In light of the recent amendment to Virginia’s Payroll Data Breach Notification Law, employees throughout the state might be starting to think about their own experiences in the workplace. If you believe you may have experienced discrimination or harassment from your boss and complained about the incident, you are protected from retaliation. In some instances, however, you might want to plead a case, particularly if your boss imposed a negative job action as a result of the complaint.
Taking Employer Retaliation to Court: What You Need to Know
If you decide to file a lawsuit and take your employer to court for retaliation, you will be required to provide evidence of the following:
- You were subjected to protected activity
- Your complaint resulted in adverse consequences from your employer
- Your employer’s reaction was a result of your action
Protected activity is classified in two categories: opposition and participation. Employees have the right to oppose any form of illegal activities, including discrimination, harassment, and retaliation. In general, if you tell your boss he harassed you, you are protected against his subsequent retaliation. Participating in a lawsuit related illegal activity is also considered a protected activity.
Under Title VII and similar statutes, negative action on the part of an employer aimed at his employee may be considered retaliation. The statutes, however, are broad and are dependent on an employee stepping up to outwardly make a complaint about discriminatory behavior.
Causation is often difficult to prove and sometimes depends on the employer’s willingness to admit to the activity. To make a firm case in court, the resulting negative job action has to be related to the prior complaint. There can be no retaliation if the complaint and reaction are not related.
Although they are not considered direct evidence, there are a number of indicators that can help connect the events. Consider this list when making a case that your claim and your boss’s actions are related:
- If the timing of the incident shows the two events occurred one after the other.
- If the person you complained to is the same person who committed the resulting negative job action.
- If your boss did not give an adequate reason for the demotion or firing.
- If other employees conducted the same activity you did to result in your termination, but they were able to keep their jobs.
- If your termination went against company policies.
- If your boss has been known to retaliate in the past.
Steps to Take to Prove Retaliation in Virginia
First, if you accused your employer of discrimination, determine if the reaction of your boss is considered negative job action. Examples include: firing, demoting, or making the work environment stressful and difficult to continue working. You will also need to have solid evidence. Bring the issue up with another senior staff member at the organization and keep the evidence, especially if it was written in an email.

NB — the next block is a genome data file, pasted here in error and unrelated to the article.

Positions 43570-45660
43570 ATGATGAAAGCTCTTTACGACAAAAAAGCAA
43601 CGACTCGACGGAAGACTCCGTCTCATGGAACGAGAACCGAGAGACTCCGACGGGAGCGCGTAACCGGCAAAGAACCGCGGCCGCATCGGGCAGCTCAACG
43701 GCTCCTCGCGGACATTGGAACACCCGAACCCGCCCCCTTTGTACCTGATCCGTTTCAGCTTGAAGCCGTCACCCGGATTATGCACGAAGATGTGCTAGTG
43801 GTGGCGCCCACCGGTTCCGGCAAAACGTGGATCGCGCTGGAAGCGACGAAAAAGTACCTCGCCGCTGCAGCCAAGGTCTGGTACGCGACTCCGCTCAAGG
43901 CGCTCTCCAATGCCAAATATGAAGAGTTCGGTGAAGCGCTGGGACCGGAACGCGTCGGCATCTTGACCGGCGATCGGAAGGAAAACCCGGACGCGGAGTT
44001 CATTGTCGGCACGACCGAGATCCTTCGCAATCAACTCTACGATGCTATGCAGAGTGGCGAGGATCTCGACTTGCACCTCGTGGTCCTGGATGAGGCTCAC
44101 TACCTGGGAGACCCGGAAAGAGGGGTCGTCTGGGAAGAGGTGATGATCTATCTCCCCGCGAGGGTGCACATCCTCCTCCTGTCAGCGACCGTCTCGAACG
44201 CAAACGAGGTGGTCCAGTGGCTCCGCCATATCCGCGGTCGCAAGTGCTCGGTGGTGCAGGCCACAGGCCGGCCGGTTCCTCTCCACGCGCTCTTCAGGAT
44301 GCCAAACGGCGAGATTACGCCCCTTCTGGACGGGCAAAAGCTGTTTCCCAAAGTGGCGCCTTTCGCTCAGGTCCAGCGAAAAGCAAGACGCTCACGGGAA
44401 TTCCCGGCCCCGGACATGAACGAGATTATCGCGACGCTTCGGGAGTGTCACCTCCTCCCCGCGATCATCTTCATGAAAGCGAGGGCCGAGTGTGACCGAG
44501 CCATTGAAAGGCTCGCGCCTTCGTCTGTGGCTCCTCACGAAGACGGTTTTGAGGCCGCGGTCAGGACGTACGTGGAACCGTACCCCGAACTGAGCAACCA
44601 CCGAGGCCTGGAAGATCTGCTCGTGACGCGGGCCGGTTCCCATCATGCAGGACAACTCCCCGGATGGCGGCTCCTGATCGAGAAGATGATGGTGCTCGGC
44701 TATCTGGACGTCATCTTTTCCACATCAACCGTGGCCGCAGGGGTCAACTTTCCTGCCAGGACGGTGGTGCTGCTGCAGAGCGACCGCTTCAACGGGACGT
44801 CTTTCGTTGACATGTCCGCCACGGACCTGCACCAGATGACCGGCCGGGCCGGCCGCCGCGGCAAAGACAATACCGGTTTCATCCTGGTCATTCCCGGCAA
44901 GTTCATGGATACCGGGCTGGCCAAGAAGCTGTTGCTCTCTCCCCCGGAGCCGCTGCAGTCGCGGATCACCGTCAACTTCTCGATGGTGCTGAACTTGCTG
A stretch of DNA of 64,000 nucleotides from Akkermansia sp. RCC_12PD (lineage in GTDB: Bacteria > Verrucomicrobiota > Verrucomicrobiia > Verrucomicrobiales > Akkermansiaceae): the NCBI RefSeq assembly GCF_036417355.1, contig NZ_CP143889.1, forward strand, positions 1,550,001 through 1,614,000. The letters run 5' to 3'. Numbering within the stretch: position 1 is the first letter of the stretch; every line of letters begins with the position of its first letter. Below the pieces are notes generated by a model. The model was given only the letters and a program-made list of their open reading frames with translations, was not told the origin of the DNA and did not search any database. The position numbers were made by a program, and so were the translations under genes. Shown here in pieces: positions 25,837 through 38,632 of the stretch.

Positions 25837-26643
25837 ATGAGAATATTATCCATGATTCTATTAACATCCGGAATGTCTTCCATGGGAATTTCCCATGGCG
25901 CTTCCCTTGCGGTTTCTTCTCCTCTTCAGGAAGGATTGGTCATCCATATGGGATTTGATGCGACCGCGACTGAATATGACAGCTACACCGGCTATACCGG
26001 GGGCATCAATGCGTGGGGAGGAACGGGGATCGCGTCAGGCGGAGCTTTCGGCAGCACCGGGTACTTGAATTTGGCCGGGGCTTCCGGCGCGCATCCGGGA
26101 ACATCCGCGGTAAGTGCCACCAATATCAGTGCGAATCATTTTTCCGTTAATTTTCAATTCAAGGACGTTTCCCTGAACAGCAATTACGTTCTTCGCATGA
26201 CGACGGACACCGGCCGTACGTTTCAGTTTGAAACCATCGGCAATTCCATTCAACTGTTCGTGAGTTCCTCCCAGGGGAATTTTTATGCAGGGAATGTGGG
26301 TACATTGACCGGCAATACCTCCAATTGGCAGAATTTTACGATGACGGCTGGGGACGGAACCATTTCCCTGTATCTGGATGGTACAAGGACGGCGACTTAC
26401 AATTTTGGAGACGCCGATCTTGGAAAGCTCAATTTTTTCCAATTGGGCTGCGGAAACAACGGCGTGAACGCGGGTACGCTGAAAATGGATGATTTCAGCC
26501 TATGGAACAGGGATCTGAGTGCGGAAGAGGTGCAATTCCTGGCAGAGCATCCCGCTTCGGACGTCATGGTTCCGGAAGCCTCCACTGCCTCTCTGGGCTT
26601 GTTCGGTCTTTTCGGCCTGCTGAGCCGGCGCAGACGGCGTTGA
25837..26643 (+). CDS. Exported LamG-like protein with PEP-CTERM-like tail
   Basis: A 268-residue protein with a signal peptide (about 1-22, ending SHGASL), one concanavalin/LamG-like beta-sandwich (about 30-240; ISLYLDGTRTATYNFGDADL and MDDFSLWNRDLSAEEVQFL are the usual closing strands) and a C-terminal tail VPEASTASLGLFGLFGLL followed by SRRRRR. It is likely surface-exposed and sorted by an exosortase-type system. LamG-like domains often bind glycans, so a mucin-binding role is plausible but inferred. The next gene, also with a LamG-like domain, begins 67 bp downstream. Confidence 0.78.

Since the court is going to want to know what you did, what the result was, and if the two are related, you will want to think back to the incident and take notes as soon as possible, while the event is still fresh in your mind. Without an employer admitting to the alleged activity, gather proof such as emails, witnesses, and comments made verbally.
Most likely, you will have to depend on circumstantial evidence, such as similar actions taken against other workers by the employer. If your boss suddenly starts giving negative feedback on your work or performance, raise the issue to help build your case.
Retaliation in the workplace is more common than one might think. The Equal Employment Opportunity Commission (EEOC) states retaliation is “The most frequently alleged basis of discrimination in the federal sector and the most common discrimination finding in federal sector cases.” In 2014, the most cases of retaliation were reported, reaching a high of 42.8 percent, with race discrimination close behind at 35 percent.
Moving Forward With Your Retaliation Case
Whether you are an employee or employer and are on either side of the retaliation coin, you will want to know your rights and options. Contact our legal team with decades of experience in employment law and civil rights here at the Brown Firm who can help you through such an individualized case. Bring all of your evidence to receive the best advice on your next steps. Contact us today to find if your case is worth pursuing or putting to rest. Seeking legal help is a viable option as you sift through your options and find ways of proving your case.